Tuesday, May 8, 2007

New York Sun op/ed

Backers of the proposed Khalil Gibran International Academy are insisting that their plan for a middle school that would teach Arabic is still alive, even though the department of education has decided against situating the school at PS 282 in Park Slope. Others suggest it's a fine moment to put the plan to rest for good. Our own view is that it's a good moment to review yet again the whole idea of parental choice in schooling. If there is a logic to the Khalil Gibran school, there's a logic to a lot of other things, too.

We have no apologies for the skepticism and passion with which some of our columnists have reacted to the school. Its principal, Dhabah "Debbie" Almontaser, accepted an award in 2005 from the Council on American-Islamic Relations. When Mayor Bloomberg in 2002 named a CAIR official to the city's human relations commission, it set off a firestorm of complaints. CAIR had cosponsored an event at Brooklyn College where attendees chanted "no to the Jews, descendants of the apes," and the organization posted a letter on its Web site suggesting that Muslims could not have been responsible for the attacks of September 11, 2001.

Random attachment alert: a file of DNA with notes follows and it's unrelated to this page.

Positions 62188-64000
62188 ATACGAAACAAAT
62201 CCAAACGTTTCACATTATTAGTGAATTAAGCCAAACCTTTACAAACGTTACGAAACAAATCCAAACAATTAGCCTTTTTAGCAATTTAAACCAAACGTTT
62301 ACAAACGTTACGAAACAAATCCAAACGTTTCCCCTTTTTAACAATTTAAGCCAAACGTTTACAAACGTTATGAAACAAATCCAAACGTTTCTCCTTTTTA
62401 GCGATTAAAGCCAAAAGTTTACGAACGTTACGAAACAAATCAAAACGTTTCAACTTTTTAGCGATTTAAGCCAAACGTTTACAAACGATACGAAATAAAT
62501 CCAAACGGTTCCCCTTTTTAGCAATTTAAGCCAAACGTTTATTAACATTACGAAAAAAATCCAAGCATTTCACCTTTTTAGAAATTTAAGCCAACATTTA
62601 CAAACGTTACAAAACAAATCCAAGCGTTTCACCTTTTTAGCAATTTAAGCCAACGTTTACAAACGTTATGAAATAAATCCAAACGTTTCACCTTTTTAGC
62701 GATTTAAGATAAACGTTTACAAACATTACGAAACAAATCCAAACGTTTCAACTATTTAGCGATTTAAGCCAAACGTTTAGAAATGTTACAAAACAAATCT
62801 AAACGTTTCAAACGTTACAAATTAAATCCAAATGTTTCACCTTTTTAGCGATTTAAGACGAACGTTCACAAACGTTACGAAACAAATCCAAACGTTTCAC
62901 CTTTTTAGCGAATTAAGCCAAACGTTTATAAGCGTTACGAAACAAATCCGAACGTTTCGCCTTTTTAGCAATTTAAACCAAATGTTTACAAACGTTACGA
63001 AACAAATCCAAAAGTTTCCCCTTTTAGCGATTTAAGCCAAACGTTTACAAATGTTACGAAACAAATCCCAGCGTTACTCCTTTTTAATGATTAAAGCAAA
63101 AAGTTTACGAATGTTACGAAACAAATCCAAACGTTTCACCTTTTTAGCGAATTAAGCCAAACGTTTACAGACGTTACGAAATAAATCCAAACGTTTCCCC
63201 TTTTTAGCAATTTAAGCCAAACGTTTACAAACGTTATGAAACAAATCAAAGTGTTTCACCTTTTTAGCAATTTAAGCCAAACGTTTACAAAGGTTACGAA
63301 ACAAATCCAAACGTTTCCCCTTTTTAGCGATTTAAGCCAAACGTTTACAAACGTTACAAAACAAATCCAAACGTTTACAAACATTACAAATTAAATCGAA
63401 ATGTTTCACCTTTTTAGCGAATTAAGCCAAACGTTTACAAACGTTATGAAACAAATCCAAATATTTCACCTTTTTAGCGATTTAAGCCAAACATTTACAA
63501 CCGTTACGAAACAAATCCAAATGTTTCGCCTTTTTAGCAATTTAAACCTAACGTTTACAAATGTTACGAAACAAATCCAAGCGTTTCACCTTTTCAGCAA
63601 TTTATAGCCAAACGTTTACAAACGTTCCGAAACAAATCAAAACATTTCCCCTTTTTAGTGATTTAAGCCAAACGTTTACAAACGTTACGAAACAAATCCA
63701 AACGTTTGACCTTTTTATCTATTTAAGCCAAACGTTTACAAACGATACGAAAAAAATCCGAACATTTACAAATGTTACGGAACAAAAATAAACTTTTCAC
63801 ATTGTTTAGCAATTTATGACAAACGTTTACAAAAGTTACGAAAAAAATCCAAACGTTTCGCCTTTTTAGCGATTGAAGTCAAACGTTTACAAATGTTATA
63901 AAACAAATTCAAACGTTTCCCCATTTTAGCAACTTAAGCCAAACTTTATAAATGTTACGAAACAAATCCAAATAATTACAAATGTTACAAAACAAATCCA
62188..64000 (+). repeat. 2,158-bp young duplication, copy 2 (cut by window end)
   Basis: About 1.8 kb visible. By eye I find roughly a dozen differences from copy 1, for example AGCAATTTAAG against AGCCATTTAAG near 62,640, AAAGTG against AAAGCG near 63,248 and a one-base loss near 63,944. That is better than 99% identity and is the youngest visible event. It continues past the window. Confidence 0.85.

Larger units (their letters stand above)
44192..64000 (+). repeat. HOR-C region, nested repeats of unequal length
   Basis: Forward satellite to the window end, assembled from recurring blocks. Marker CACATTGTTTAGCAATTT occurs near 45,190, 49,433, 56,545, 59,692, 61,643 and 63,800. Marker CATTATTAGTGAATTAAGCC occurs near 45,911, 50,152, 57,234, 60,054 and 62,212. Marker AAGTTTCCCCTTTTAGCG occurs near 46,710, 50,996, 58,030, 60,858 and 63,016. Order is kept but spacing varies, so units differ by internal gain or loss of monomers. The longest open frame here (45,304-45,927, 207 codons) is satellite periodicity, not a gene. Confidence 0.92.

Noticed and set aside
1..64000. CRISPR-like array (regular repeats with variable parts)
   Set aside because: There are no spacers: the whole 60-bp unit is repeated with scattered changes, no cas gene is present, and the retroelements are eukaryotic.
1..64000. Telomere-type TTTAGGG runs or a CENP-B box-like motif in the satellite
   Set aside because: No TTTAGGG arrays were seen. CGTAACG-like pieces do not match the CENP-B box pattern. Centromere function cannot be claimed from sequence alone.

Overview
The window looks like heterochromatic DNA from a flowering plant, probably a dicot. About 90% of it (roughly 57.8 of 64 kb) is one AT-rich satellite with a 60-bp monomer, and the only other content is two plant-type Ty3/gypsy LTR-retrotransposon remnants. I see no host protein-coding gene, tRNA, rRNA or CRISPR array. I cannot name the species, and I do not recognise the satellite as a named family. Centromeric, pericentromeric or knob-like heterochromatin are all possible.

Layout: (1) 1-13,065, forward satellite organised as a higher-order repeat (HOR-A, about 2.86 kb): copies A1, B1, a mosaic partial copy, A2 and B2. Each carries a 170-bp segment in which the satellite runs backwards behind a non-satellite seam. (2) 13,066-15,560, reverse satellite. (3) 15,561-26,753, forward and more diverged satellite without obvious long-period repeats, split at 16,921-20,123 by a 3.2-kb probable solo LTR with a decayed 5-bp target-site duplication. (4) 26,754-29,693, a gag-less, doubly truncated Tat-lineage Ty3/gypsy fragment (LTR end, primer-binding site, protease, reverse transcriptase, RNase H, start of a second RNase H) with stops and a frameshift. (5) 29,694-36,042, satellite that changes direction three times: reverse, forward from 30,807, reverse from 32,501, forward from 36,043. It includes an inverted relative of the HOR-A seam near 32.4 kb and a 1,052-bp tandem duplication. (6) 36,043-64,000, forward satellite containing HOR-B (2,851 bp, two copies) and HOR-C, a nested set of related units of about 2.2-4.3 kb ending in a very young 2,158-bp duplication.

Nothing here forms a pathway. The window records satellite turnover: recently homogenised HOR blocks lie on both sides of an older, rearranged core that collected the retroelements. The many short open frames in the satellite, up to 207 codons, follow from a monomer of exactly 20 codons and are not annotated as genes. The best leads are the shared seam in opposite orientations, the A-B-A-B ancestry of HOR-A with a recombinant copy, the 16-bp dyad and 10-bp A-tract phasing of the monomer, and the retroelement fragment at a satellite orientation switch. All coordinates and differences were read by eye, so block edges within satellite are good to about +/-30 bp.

CAIR is a highly divisive institution in this city and country. It is funded in part by the same Saudi prince, Alwaleed bin Talal, whose $10 million donation Mayor Giuliani rejected after the terrorist attacks of September 11, when the prince called for America to rethink its support for Israel. When one of our reporters asked Ms. Almontaser whether she considers Hamas and Hezbollah to be terrorist organizations and who she thinks was behind the terrorist attacks of September 11, 2001, she declined to answer, suggesting she shouldn't be singled out for such questions.

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